“Angry F1 fans have remained tall and dry when the ticket company goes bankrupt,” “the confusion of spa tickets for thousands of F1 fans.” This is what can happen when innocent Formula 1 fans fall victim to fake shops selling tickets that offer Formula 1 tickets that never come.
During the Formula 1 race year, a number of ticket sales scams typically appear as online ticket sales shops. The most common way that F1 fans are cheated at these ticket offices is by paying in advance for tickets that never arrive. This is done after paying a considerable amount for the ticket which includes the payment of the service charge and additional shipping costs.
Fake Formula 1 tickets selling scams can take many forms. Many of these scams look like legitimate companies offering Formula 1 tickets but after fans have made the purchase, they never receive their tickets and later learn that the company was a scam. This is exactly what happened in June 2012 when many F1 fans found themselves without tickets after purchasing tickets from a ticket office known as “Simply The Ticket” for the British GP in Silverstone. Many F1 fans who intended to travel to Valencia for the European GP have been scammed because the tickets did not arrive despite paying for them. For example, Hayley Pearson, who lives in Great Moulton, South Norfolk, had a few days off and planned to participate in the European Grand Prix. He decided to purchase his tickets from “Simply the Ticket”. He booked the tickets on the site and never received them. Another example was Ben Miller, who was ready to take his girlfriend to Valencia for the F1 race, but did not even receive his tickets from the company. Ben tried to contact “Simply The Ticket”, but Simplytheticket.com has not been reached and it is reported that the website has been removed and the company has gone bankrupt. What happened to Mrs. Pearson and Mr. Miller can happen to you too.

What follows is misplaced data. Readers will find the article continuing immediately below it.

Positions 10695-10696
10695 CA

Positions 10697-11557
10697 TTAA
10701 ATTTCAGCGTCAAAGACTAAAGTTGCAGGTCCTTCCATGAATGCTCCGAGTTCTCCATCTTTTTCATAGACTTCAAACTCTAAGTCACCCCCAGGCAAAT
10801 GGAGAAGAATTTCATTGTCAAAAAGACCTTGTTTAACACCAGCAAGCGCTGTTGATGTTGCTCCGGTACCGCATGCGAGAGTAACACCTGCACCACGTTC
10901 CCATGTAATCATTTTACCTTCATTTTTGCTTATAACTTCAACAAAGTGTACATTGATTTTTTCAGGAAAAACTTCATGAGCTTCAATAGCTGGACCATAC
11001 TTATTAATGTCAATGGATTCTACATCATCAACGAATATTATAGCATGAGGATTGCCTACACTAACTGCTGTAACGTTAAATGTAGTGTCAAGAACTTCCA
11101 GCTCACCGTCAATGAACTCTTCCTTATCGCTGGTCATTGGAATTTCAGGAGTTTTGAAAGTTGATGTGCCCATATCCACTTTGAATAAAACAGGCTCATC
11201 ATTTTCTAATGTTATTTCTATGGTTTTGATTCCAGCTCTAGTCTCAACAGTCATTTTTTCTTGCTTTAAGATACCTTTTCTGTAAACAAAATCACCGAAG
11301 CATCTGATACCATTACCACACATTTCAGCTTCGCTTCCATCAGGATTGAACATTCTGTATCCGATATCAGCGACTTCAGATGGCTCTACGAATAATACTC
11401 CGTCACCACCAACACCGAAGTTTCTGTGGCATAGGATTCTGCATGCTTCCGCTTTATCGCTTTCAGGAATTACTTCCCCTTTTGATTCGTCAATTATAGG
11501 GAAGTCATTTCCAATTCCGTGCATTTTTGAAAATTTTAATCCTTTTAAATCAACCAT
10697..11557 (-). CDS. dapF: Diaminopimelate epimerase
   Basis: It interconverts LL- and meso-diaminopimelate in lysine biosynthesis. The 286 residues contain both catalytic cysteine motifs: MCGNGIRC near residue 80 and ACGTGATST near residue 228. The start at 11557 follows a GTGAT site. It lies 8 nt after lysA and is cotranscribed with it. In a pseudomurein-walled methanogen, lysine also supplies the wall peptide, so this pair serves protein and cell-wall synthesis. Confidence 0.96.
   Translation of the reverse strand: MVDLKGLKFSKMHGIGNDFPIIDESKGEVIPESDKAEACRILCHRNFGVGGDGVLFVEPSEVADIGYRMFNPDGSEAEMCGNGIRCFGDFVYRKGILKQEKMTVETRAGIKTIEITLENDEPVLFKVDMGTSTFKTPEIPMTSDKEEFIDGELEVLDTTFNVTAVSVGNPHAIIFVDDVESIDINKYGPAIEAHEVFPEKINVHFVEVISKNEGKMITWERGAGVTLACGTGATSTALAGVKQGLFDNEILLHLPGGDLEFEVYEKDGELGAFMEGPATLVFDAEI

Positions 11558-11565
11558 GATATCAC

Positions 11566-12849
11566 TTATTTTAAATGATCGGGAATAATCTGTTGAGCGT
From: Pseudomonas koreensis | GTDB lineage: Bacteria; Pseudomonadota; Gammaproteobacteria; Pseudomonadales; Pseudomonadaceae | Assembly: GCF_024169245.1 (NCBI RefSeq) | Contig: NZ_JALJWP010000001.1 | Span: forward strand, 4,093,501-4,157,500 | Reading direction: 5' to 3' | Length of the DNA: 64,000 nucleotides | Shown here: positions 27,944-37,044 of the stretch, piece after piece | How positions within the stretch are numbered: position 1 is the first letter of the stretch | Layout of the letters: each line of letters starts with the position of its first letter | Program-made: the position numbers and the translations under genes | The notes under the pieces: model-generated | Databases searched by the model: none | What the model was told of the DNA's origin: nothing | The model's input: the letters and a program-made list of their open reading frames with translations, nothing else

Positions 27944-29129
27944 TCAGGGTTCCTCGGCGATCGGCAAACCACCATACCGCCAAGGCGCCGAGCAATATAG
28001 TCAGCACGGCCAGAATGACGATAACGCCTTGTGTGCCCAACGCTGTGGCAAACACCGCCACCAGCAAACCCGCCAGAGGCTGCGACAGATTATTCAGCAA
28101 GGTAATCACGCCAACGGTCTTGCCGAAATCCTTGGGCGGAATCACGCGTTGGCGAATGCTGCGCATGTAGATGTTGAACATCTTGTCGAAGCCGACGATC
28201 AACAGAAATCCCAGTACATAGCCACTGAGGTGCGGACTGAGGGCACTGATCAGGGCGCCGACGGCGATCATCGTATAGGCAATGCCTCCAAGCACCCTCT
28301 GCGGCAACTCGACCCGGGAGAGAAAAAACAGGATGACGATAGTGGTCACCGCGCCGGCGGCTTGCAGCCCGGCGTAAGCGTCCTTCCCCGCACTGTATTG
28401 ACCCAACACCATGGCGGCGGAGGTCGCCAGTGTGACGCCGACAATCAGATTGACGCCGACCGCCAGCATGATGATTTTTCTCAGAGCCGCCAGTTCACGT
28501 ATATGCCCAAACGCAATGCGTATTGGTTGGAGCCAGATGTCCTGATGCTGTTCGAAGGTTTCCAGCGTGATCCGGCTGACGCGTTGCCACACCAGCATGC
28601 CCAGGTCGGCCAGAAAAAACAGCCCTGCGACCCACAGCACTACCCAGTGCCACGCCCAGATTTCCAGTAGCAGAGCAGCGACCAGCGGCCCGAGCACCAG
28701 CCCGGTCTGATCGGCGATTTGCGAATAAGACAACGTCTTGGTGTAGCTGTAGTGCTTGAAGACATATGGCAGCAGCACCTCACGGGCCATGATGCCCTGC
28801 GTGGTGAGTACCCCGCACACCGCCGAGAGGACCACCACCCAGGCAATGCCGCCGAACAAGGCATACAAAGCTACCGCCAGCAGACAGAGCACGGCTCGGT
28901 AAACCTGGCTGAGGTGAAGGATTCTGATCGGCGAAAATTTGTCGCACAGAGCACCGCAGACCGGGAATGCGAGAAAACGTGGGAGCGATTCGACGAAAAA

In another similar incident in August 2012, Dutch media reported that around 6,000 F1 fans who bought tickets for the Belgian Grand Prix at Spa-Francorchamps were unable to attend the event. because their tickets didn’t arrive despite paying for them. If that weren’t enough, several F1 fans at the Indian GP event have been deceived by online ticket sellers. The modus operandi of these fake F1 ticket sellers was simple. They declared themselves authorized ticketing partners, sending SMS messages saying “You won a free Forumla-1 ticket in the mobile grand prix promo for the Indian Grand Prix”. This has even led Indian GP organizers to warn F1 fans that they are aware of the scams that sell F1 tickets at a lower price. These scams could have been easily avoided if fans were aware of all official ticket partners or could have carefully checked the details behind the ticket vendors. Unfortunately, not many F1 fans have the ability to run background checks in ticket shops and therefore could be left outside the gates on both days without tickets or fake tickets. It is not a good situation.
If this can happen to over 6,000 people, it can happen to you too. Regardless of the stories, fake F1 ticket shops will involve websites asking you to pay money and not returning your tickets. The sad truth is that there is often little or no recourse to getting your money back if the tickets don’t arrive or aren’t legitimate. To get the full report on the most common F1 ticket purchase errors and how to avoid them, go here: http://bit.ly/1oXP1Fh